Re-Reading Lovecraft

Michael O. Varhola

Over the past 30-or-so years, I read have all of horror author H.P. Lovecraft's most famous works, and many of his most obscure ones, works at least once, and some of my favorite ones multiple times. I had, however, never read his stories in any particular order and my unorganized approach to his body of work did not help me in my desire to gain a sense for Lovecraft's development as a writer or the evolution of his mythos. Two Christmases ago, however, I received a compilation of all Lovecraft's fiction, organized chronologically in its order of original publication, and this inspired me to begin re-reading the entirety of his work, from start to finish. As I have, I have taken notes about things that I find notable and which might resonate with other readers and have posted those here.

Popular as the subjects of Lovecraft's work have begun, it never ceases to shock me how many ostensible fans don't bother to actually read him. Any number of times over the past several years, for example, I have chatted with people at conventions who have said things like "Cthulhu is cool!" and then show they have no real basis for making such assertions when they admit they have never actually read anything Lovecraft had to say about his most famous monster. And I do believe there is value in reading Lovecraft, especially for anyone interested in literature or games with horror or swords-and-sorcery themes, genres that the author strongly influenced (e.g., Robert E. Howard held Lovecraft in high regard, and Stephen King has acknowledged him as an influence).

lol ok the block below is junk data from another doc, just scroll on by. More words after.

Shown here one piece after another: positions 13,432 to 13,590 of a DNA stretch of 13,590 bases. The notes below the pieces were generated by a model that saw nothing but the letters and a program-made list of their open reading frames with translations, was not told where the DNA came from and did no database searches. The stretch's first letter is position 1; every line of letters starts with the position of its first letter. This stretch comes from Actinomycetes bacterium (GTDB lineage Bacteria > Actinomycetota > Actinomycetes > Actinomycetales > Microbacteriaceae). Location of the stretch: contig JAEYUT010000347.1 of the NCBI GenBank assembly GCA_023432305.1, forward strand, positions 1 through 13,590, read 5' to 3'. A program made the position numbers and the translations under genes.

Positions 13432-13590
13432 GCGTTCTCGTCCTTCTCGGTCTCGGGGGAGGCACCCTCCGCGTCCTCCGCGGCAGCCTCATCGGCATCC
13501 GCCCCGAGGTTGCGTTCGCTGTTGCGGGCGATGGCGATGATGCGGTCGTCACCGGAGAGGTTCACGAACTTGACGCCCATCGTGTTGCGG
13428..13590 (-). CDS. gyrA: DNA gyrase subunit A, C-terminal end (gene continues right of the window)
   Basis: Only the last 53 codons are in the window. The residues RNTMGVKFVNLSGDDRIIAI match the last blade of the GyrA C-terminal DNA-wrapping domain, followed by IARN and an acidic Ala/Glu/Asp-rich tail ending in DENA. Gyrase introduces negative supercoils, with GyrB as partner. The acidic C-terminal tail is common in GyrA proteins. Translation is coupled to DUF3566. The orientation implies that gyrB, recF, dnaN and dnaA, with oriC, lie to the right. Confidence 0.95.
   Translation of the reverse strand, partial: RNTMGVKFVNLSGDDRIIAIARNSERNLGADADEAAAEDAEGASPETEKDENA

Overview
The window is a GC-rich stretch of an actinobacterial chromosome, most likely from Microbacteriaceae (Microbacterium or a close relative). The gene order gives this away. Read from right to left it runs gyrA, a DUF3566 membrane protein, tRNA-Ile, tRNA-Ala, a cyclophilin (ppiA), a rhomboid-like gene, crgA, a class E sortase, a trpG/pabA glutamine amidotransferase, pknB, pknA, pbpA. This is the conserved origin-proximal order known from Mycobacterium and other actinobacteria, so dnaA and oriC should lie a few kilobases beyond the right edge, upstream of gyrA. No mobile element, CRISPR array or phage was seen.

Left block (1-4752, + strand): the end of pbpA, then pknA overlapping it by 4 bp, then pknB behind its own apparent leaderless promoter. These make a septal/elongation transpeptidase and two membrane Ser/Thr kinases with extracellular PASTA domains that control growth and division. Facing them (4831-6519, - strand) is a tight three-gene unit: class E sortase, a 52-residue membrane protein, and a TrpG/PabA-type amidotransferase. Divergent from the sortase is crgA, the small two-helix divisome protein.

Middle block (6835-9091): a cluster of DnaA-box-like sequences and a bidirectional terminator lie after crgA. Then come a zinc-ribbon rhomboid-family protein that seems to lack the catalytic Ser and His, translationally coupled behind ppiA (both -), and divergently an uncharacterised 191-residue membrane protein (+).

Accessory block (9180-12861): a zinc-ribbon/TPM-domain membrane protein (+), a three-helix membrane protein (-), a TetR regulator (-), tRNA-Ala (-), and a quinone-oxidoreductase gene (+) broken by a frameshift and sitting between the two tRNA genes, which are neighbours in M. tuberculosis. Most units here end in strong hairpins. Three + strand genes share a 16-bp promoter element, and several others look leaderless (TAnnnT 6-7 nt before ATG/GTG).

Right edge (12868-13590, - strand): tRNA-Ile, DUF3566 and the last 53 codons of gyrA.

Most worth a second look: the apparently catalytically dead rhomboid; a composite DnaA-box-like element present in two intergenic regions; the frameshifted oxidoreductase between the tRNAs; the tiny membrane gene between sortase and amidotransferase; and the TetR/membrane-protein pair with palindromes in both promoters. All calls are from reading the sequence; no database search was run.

My observations follow, with most recent ones at the top of the list, and more will follow: 

* Was glad that S.T. Joshi's comments at the beginning of "Through the Gate of the Silver Key" indicated that the story was initially written by someone else and then heavily revised by Lovecraft because otherwise I would likely have been somewhat confused when I read it. It does not really read like HPL at all, and is very different in tone from his original works and deviates wildly from his canon. It reads, in fact, like exactly what it is: a composition by a fan who wanted to put his own imprint upon the Mythos. This story does contain some evocative imagery but I did not really enjoy reading it as part of a Lovecraft anthology and might have enjoyed it more if I could weighed it on the basis of its own merits. 

* Previously I had imagined that Lovecraft's "Dreamlands" stories were a type of story he decided to write in the midst of his more famous horror stories. Now that I have read his works chronologically, however, I realize that these stories represent an early, much less sophisticated, and much more derivative and imitative -- of Lord Dunsany and Poe -- body of work. 

* Lovecraft's works grow steadily in size as his writing progresses and his largest works were produced toward the end of his career. The first novella-length work of his was "The Case of Charles Dexter Ward" which, in my opinion, is a bit on the long side. This impression might be a response to having gotten into a mode of reading through many much smaller pieces of his leading up to this one. I do, in any event, like this story quite a bit.